What is this new B-20 legislation I have been hearing about?
B-20 implements a new stress test that basically has borrowers prove that they can handle a 2% increase in their monthly payment obligations during the term of their mortgage. The idea of the stress test has already existed in the industry for some time (in the past it was only applied to people purchasing homes with less than 20% down payment) now the standard will be applied to all purchasers, no matter their down payment, and even those looking to refinance their existing mortgages.
How does the stress test work?
Potential homebuyers will be tested against the greater of the following two:
The Bank of Canada’s five-year rate - currently at 5.34% (as of October 2018)
The rate offered by your lender plus two percent
As an example, if your lender’s rate is 3.2% you would be tested against a rate of 5.34%. As it is the higher of the two.
Who has been affected by the stress test?
Now that B-20 has been enacted, everyone, even those purchasers who have more than 20% down payment, will have to qualify based the new government guidelines. The effects of the new rule change at the end of 2017 are still being felt, but predictably, the rule change accomplished its goal of slowing down the out of control pace of increasing home prices in the major markets in Canada.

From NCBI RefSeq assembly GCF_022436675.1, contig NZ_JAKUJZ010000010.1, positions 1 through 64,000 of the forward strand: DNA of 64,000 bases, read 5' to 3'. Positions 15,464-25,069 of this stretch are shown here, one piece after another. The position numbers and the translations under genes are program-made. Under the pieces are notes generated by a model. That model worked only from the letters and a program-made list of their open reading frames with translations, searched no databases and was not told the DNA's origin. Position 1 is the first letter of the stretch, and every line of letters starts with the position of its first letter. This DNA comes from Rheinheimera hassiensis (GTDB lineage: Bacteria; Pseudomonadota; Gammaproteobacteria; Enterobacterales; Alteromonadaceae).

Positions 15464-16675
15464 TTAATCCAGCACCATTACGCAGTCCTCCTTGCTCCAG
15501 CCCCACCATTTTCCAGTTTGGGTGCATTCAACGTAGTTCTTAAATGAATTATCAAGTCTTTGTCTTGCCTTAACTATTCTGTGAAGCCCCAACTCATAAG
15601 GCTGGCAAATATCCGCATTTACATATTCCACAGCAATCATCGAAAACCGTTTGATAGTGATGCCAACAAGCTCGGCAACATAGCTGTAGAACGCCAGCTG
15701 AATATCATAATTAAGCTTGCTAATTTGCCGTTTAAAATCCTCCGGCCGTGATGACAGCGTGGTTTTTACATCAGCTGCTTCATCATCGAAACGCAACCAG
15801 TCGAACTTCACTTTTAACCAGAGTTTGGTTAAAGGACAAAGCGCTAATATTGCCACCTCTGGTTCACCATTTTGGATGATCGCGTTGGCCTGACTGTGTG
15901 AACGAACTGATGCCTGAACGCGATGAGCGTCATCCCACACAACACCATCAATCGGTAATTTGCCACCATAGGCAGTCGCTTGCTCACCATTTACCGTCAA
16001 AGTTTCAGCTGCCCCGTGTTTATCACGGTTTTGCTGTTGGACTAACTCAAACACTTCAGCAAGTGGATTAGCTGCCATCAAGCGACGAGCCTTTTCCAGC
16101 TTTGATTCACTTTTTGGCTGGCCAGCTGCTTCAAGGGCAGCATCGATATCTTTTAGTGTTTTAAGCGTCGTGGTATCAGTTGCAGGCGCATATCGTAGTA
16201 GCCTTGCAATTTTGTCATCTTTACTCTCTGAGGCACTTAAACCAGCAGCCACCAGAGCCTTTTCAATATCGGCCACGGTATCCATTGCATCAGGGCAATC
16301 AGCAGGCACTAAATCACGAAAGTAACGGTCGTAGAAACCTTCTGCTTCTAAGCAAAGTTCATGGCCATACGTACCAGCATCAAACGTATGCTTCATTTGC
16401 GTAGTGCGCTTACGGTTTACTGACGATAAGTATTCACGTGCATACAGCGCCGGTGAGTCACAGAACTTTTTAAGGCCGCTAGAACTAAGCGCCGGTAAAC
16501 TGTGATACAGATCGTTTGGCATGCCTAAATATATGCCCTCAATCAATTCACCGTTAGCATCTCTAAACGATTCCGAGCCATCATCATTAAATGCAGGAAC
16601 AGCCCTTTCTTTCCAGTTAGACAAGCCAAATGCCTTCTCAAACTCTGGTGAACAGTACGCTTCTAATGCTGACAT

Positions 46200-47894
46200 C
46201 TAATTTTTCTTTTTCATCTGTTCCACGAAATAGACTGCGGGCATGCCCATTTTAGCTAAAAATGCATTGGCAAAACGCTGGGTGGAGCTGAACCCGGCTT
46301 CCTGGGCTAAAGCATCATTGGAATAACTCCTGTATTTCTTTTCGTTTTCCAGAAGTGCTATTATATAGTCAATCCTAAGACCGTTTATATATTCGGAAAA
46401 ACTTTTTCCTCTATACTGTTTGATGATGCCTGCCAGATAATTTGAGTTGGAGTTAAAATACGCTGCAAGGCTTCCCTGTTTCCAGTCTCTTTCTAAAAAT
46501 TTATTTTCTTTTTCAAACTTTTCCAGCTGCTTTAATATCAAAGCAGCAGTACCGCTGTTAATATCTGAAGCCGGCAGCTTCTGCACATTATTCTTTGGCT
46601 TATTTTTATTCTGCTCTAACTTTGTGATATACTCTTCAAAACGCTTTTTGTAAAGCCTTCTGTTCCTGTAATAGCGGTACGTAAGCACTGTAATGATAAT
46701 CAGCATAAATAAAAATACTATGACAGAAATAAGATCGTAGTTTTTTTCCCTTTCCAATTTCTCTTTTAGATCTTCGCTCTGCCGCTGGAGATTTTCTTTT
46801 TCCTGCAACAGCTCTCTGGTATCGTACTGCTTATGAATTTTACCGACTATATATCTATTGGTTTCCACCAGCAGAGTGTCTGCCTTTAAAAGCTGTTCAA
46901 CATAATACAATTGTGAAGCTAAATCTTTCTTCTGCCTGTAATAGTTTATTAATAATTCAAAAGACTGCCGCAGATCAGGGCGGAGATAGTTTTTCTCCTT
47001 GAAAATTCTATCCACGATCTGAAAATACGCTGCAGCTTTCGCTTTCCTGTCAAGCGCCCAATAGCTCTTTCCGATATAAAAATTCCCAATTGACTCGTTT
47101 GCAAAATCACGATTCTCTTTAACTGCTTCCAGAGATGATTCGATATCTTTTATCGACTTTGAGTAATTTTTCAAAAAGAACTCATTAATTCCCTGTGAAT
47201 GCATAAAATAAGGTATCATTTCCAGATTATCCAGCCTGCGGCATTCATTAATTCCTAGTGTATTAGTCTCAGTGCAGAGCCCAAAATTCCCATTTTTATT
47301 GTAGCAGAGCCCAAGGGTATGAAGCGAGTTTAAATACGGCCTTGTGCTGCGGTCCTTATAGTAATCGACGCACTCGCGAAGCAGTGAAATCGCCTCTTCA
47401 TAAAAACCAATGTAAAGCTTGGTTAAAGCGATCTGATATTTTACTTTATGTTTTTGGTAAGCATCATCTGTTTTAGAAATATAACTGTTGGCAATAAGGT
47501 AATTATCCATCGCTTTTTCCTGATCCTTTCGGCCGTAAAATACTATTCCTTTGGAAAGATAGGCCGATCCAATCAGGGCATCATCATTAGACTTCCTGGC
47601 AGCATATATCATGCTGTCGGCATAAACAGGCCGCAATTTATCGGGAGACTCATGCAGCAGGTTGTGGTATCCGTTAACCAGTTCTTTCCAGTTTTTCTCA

These changes lower the purchasing power that home buyers had in the past, potentially lowering price affordability on a home by up to 20%. This means that potential homeowners may need to lower their expectations of the price of a home that they can purchase.
How does this affect the homebuying?
The Bank of Canada has begun to raise interest rates, and this combined with the tougher stress test qualification standards, has put a fairly significant dent in some people’s ability to borrow money. This leads some buyers to either change their planned purchase price or delay a home purchase.
That’s all well and good, but how does it really affect me?
One unintended consequence of the new rule changes is that more buyers will be forced to compete for condos and townhomes, which traditionally have smaller price tags, and this competition will drive up the cost of these properties. Moreover, the homes which will feel the biggest pinch are the big ticket homes whose purchaser demographic will be forced to look for properties with smaller price tags.